This is a hard one for me to write.
And I’m sure there are a lot of other bloggers writing better entries than me.
There’s one right here. You should read it.
I’ll try to be brief: for me, that is tough.
I used to be a film critic, a long, long time ago. Not a very read one, but I still did it. And even though I skew towards my foreign faves, my indie picks, my headdesk “what where you thinking Tanya?” chinscratchers, there will always be a soft spot in my heart for John Hughes’ movies.
Not necessarily for his main characters, his protagonists, but those supporting characters, the ones floating around the edges of his movies, the peripheral people who I identified with far more than the heroines, the heros, the ne’er do wells like Ferris Bueller.
I will tell you right now, Ferris is my favorite Hughes film. I don’t know why. I didn’t see it in the theatre, I first watched it while I was babysitting one night in college, on HBO. And I fell in love with Cameron. Let my Cameron go. Alan Ruck broke my heart a little, and I think I always will have a soft spot in my heart for boys (and men) like Cameron.
And we’ll always have Abe Froman, the sausage king of Chicago.
I love Jennifer Grey’s bitchy Jeanie, and I think Charlie Sheen has never been so perfect in his career as the pale-faced tough object of her affection. I love the vision of Chicago in this, and all of Hughes’ movies, and even though it’s candy-coated, it remains a city I so long to see, thanks to him.
No one looked so forward to Pretty in Pink as me. I mean, come ON – my dorm room was painted pink! I went with my (first) college boyfriend, 10 years older than me and in a band. I was dressed to the hilt in my thrift-store chic, which I had been doing for years, and been ridiculed for in high school. It wasn’t the movie I wanted it to be, but then, how could it be? SHE PICKED THE WRONG GUY!
But I will forever laugh at James Spader’s hysterical line readings — he was like the ghost of prom’s past, a 40-year-old louche asshole trapped in the body of…a 40-year-old louche asshole.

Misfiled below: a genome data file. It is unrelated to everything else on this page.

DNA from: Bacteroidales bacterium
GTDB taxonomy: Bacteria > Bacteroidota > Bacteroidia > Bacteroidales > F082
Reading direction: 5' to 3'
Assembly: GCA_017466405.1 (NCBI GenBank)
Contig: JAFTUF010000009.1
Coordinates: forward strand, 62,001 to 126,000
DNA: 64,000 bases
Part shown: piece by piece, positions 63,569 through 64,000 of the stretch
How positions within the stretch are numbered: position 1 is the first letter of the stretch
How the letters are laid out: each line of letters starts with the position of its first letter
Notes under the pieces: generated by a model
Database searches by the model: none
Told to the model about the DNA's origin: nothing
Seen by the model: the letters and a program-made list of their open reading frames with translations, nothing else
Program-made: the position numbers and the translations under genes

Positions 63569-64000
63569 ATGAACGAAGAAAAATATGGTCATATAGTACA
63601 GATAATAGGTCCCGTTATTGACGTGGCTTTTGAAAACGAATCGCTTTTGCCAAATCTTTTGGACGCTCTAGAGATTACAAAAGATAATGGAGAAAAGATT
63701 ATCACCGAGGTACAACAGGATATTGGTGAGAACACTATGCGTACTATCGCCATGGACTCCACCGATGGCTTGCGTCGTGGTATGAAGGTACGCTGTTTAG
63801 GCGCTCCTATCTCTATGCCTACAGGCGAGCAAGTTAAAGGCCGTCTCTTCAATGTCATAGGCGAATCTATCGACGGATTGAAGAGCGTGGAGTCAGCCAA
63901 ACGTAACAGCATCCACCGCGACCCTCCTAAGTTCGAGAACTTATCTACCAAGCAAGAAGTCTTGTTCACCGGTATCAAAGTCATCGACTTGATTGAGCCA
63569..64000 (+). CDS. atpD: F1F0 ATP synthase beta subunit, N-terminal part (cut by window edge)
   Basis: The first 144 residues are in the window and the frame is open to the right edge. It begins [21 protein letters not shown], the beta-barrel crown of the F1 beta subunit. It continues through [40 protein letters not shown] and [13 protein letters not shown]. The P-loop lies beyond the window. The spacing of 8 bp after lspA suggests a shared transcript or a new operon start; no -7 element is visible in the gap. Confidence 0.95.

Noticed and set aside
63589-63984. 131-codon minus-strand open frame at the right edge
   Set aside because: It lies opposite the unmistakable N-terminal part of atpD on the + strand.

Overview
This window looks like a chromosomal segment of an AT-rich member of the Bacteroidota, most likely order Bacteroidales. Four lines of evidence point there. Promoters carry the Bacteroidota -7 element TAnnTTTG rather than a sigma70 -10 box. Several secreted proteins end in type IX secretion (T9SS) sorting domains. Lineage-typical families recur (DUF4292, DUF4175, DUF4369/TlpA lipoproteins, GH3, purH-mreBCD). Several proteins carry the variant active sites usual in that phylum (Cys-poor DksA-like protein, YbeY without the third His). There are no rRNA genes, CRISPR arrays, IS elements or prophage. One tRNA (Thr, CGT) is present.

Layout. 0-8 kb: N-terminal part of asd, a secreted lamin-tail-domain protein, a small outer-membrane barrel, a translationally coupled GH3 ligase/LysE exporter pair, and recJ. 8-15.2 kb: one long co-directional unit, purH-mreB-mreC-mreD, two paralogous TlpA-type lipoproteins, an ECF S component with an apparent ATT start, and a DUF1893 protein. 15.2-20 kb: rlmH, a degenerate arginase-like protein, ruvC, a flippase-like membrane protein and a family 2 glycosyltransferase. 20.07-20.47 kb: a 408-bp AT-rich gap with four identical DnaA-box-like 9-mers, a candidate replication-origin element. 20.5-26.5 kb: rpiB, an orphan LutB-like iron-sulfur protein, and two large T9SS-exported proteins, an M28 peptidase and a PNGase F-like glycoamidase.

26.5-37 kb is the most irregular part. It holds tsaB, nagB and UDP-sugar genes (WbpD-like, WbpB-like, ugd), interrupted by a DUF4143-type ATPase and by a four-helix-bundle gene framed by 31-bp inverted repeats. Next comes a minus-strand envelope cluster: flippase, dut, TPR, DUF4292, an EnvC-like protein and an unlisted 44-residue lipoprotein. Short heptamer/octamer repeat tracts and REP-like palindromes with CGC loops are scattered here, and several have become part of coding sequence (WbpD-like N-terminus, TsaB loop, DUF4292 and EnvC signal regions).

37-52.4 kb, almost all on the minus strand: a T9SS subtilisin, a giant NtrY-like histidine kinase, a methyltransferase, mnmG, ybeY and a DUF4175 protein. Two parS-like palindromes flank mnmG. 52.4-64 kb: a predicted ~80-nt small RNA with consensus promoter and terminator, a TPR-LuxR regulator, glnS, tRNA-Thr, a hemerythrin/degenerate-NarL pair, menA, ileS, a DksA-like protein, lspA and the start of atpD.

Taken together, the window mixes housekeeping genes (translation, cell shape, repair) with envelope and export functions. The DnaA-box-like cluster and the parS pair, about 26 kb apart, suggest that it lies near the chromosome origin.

And who wouldn’t want Harry Dean Stanton for a dad? I sure did. By that time, I had seen Paris, Texas and Repo Man too many times to count. But sadly, the reality is seldom as pleasing as the fantasy. I speak from experience.
But it was Annie Potts’ Iona…oh, Iona, how I wanted to grow up and BE you, with your cool-ass record store, your revolving door ensembles – one day, a dominatrix in rubber, the next, a 40s era siren in a snood. When you grew up a little at the end and started dating a “yappie,” I died inside. Why couldn’t you stay the same?
I went to see The Breakfast Club in high school, with my best friend. We no longer speak, we haven’t, for over 10 years. I don’t know where he is now, but I’ve heard tales. Back then, he was a closeted gay boy, and we had a bond that seemed like it would forever be unbroken. Although I didn’t love that movie, it made me feel like less of an outcast. And I thanked that little movie for it.
As I got older, and continued thru college, I saw Some Kind of Wonderful. A great movie? No. But as always, with Hughes, the soundtracks were kickin’. Thanks to that one, which I still have, I was introduced to flash in the pan glam-gothers Flesh for Lulu. Loved them. Met them, wearing this shirt (which I artfully remade), and which I still have. They were the sweetest guys. A memory I will treasure forever.
My favorite character from that movie? It has to be Elias Koteas’ Duncan…and you know, he is Canadian.
At that time in my life, I was attracted to the strong, silent, scary type. Oh yes….
And as we got older and all aged, there was She’s Having a Baby. I worship Alec Baldwin as the uncontrolled voice of the id in this one, and if you love you some Alec Baldwin, he certainly did have that young ‘n hot ‘n furry look.
There was the priceless scene with the cow creamer, or “udder buddy,” if you will. An old friend and I lived off that one for years, until she gifted me with one for a housewarming present.
So in a way, these movies have infused my life with…something. Something intangible. I think, we he was working on all cylinders, Hughes’ had a simple message: It’s hard out there, and it’s even harder to be yourself. Some people can do it, some people can’t. But you really SHOULD.
I’ve tried to do that all my life, and the results have been…mixed. But worth it, in the end. I think John Hughes’ decision to leave Hollywood was, in the end, a noble one. And it’s pretty damned sad that the “Summer of Death March 2009” has to keep marching on.
A tough year, this one….